Last weekend, I had a lot of fun running the Ragnar Napa relay for the first time. Outside the sleep deprivation being stuck in a van for ~30 hours, the run was very scenic. I started the relay by running the first two legs which surprised me with some sand running, along with gorgeous views of the Golden Gate Bridge:
— Chris Aniszczyk (@cra) October 23, 2015
After that, we had a brief lunch stop in Petaluma:
shoutout to the man living the dream in downtown Petaluma pic.twitter.com/NdasdldJmY
— Chris Aniszczyk (@cra) October 24, 2015
Next, I had some fun with night time running with running Leg 13 and 14 back to back:
— Chris Aniszczyk (@cra) October 24, 2015
I then enjoyed a sunrise view before starting my last leg (#28) which was an enjoyable short ~5k run to end my relay duties:
— Chris Aniszczyk (@cra) October 24, 2015
Overall, an amazing relay race, super well organized and highly recommended! I will definitely take a look at the other Ragnar relays out there.
A couple of weeks ago I had the pleasure of attending MesosCon 2015 in Seattle co-located with LinuxCon. I had the honor of being on the Program Committee this year and helped draft the program with a great group of folks. It’s really amazing to see how far things have come since we helped open source Mesos… it was great to see companies like Apple, Verizon, Bloomberg, Paypal, Intel, Cisco, Twitter, AT&T and many other adopters running Mesos with serious production workloads! I was also really proud of us having a diversity scholarship as part of the conference, that worked out really well and we will do it more in the future.
Anyways, if you couldn’t make it, the good news is that all of the sessions were recorded and are available on YouTube now:
— Apache Mesos (@ApacheMesos) August 26, 2015
Furthermore, if Seattle was a bit too far away, we are hosting MesosCon Europe in Dublin in about a month. The program isn’t live yet as we are in the community review phase for proposals so if you would like to participate in the program selection, please get your votes in!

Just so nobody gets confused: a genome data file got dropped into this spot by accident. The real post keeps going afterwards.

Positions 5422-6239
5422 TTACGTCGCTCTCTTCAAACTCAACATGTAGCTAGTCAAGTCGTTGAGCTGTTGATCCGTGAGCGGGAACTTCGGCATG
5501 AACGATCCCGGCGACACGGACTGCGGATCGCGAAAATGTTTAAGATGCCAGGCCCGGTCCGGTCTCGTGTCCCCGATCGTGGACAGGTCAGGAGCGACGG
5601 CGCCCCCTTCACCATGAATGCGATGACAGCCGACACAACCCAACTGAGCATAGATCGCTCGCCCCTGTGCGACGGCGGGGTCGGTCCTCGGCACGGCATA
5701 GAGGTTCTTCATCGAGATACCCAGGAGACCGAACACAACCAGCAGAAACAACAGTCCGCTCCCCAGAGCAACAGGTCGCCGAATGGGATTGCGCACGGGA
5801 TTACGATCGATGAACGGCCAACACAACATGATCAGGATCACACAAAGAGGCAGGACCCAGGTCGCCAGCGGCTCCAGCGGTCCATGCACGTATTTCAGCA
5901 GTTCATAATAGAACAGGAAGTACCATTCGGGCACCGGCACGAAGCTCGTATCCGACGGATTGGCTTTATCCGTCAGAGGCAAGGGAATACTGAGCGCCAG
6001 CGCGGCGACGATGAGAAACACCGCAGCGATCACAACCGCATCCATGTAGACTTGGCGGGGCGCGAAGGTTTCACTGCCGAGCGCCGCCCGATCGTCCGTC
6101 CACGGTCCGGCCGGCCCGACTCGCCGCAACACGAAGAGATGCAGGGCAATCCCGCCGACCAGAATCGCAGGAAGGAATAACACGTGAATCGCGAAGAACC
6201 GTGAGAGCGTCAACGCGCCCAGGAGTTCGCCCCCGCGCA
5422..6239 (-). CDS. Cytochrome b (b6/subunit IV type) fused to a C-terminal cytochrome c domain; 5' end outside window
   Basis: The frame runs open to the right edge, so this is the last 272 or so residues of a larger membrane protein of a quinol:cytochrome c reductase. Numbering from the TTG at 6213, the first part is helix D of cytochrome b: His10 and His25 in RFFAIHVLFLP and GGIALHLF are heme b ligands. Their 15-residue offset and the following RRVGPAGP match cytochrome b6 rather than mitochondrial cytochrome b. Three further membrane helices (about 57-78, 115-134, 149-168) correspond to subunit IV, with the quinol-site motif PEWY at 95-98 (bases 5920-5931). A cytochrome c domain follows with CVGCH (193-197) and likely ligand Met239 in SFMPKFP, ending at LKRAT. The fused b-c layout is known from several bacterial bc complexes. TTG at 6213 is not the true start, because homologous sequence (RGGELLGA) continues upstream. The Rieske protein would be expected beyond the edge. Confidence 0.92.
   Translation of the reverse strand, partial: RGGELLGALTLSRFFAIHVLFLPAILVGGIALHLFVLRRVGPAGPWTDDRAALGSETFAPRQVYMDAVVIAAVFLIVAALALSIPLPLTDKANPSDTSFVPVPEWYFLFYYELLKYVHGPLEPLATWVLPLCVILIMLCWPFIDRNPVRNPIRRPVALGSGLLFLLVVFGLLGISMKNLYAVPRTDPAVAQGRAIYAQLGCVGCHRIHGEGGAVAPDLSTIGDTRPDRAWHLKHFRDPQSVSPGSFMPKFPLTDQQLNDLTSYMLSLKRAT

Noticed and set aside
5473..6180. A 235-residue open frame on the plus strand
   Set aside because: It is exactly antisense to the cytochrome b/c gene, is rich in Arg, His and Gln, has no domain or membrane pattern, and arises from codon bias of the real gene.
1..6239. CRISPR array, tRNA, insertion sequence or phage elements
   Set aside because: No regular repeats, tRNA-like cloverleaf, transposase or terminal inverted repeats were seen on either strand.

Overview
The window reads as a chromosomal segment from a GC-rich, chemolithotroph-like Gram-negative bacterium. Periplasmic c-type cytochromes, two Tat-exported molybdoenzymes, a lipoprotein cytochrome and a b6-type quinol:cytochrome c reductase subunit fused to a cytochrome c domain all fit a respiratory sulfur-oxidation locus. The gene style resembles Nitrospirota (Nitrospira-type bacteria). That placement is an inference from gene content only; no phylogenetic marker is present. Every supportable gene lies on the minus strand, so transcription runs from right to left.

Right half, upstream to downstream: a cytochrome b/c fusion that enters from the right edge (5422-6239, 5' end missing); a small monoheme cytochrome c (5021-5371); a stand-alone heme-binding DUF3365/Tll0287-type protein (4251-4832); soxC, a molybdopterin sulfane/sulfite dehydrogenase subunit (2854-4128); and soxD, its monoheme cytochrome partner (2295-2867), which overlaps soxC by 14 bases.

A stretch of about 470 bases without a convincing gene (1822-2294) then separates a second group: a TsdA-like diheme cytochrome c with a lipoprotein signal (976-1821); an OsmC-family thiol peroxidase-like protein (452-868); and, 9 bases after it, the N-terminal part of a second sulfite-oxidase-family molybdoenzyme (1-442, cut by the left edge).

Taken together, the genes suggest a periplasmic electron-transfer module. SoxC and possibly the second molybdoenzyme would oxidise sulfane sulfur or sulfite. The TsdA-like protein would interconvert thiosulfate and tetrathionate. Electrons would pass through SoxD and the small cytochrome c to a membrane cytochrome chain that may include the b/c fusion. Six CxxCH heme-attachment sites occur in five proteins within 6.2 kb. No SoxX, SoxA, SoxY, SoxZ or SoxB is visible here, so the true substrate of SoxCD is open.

— Apache Mesos (@ApacheMesos) September 2, 2015
I look forward to seeing everyone in Dublin and chatting with people over some frosty beverages!
I had a fantastic time at OSCON last week. It was a crazy busy week for Twitter announcing that we are helping form the Cloud Native Computing Foundation and unifying some of the work that has been going on in the Kubernetes and Mesos ecosystems:
— Twitter Open Source (@TwitterOSS) July 21, 2015
It’s rare that you see two communities and the large companies behind them put their egos besides and do what is better for everyone in the long term in the infrastructure space. We also formally joined the Open Container Initiative and plan on donating an AppC C++ implementation in the future:
— Twitter Open Source (@TwitterOSS) July 22, 2015
Thank you to everyone who came to our ping pong tournament party and learned a bit more about the sport of table tennis:
— TwitterDev (@TwitterDev) July 23, 2015
We also had a great @TODOGroup panel at OSCON discussing how different companies are running and establishing open source offices… along with what works and some lessons learned:
— TwitterDev (@TwitterDev) July 22, 2015
Finally, thank you to everyone who came to my talk about lessons learned from Twitter creating its open source office on Thursday:
— Chris Aniszczyk (@cra) July 24, 2015
It’s always amazing to see how many companies are starting to form open source offices, from my talk I tried to highlight some of the better known ones from larger companies and even startups (along with their mission statements):
I really expect this trend to continue in the future, for example Box is looking to hire their first Head of Open Source and even Guy Martin was just hired to create and run an open source office at Autodesk… Autodesk!
— Guy Martin (@guyma) July 17, 2015
At the end of the day, as more businesses become software companies to some nature, they will naturally depend on a plethora of open source software. Businesses will look to find ways to build better relationships with the open source communities their software depends on to maximize value for their business, it’s in their best interests.
Last weekend, I had a lot of fun running in my favorite trail running series of the year: Capt’n Karl’s. The first race of four is in Pedernales Falls State Park which is just a beautiful part of the Texas hill country:
— Chris Aniszczyk (@cra) June 28, 2015
The scenery was beautiful minus having to run through some deep pockets of water and what seemed to be a river… my shoes were filthy afterwards! I opted to do the 10km this time around and finished in a decent time of 48:28 running about a 7:41 pace:
I even managed to get 5th place overall which came as a surprise since I wasn’t running as hard as I could be. I guess all the pros were running the 30k and 60k
hah the 5th place prize Is an armadillo art piece, thanks! pic.twitter.com/j2MqJRSjm9
— Chris Aniszczyk (@cra) June 28, 2015
Looking forward to the next race in Muleshoe Bend on July 18th, I’ll try harder this time around and see if I can crack the top 3